Re: Off-topic (was Re: Encoded rendering instructions (was Unicode's Mandate))

From: Gregg Reynolds (
Date: Thu Mar 10 2005 - 15:51:07 CST

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    Mark Davis wrote:
    > Not according to what I have heard from a number of experts in SGML / XML
    > whom I respect: apparently because of the complexity of SGML, there has
    > never existed a parser that was fully conformant to the SGML spec. I believe
    > that was one of the main motivating factors behind XML, to make a fully
    > specified, easily implementable 'subset' of SGML.
    > ‚ÄéMark
    > ----- Original Message -----
    > From: "Marion Gunn" <>
    > Cc: <>
    > Sent: Thursday, March 10, 2005 11:48
    > Subject: Re: Encoded rendering instructions (was Unicode's Mandate)
    >>Dear God, I cut my teeth on SGML over 20 yrs ago (that was in purely
    >>academic circles, which we must can add to Philippe's 'edition and news
    >>industries' ref. below). SGML still wins hands down over everything else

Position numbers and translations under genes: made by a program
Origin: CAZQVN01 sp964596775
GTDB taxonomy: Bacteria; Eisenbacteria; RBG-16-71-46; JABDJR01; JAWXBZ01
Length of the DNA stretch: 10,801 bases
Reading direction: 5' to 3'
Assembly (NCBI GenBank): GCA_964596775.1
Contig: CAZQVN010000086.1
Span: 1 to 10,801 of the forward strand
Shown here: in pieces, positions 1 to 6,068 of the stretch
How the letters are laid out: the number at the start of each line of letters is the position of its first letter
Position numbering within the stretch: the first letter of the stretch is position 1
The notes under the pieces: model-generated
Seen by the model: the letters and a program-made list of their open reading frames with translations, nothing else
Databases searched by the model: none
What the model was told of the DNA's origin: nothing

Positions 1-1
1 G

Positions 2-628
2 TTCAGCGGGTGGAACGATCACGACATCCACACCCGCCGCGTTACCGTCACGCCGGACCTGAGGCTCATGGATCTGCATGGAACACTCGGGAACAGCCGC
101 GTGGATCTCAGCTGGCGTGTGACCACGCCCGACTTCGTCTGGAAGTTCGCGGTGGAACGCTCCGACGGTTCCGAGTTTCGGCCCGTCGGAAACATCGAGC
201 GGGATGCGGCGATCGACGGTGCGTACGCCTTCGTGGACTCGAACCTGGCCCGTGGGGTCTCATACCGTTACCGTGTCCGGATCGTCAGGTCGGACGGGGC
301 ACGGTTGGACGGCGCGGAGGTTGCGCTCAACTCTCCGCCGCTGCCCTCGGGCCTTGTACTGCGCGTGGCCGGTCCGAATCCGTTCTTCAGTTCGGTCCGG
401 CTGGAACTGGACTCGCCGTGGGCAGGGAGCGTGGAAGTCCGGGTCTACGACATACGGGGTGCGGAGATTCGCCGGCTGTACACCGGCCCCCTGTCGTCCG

>>for stability, robustness, reversibility, platform-independence and
    >>longevity (or so I believe).

    "Fully conformant", maybe not; but the parser wasn't the big problem.
    There were at least several that were good enough; and the best of them
    (James Clark's stuff) was open source, so the problem wasn't the parser.
      Related tools, (editors, formatters, etc.) well that's a different
    story. The problem was the standard itself in all its gory. It was
    written in the most obscure and obtuse semi-English imaginable, and
    concerned itself with many obscure and marinally useful features rooted
    in the days when keyboarding effeciency was important. Extremely useful
    and powerful *if* you could afford the learning curve and the staff to
    implement, etc. Even if there had been 300 parsers things would not
    have been substantially different. Only really big users (airplane
    manufacturers, big pharma, the US military) could afford it. All that
    stuff (manuals, maintenance records, etc.) is marked up in SGML to this
    day. If you've ever seen a fully marked up maintenance manual for a big
    hunk'o flying metal you'll know why SGML won't be going away anytime
    soon. Especially considering you can down-translate to XML to take
    advantage of the XML tool market for a lot of tasks.


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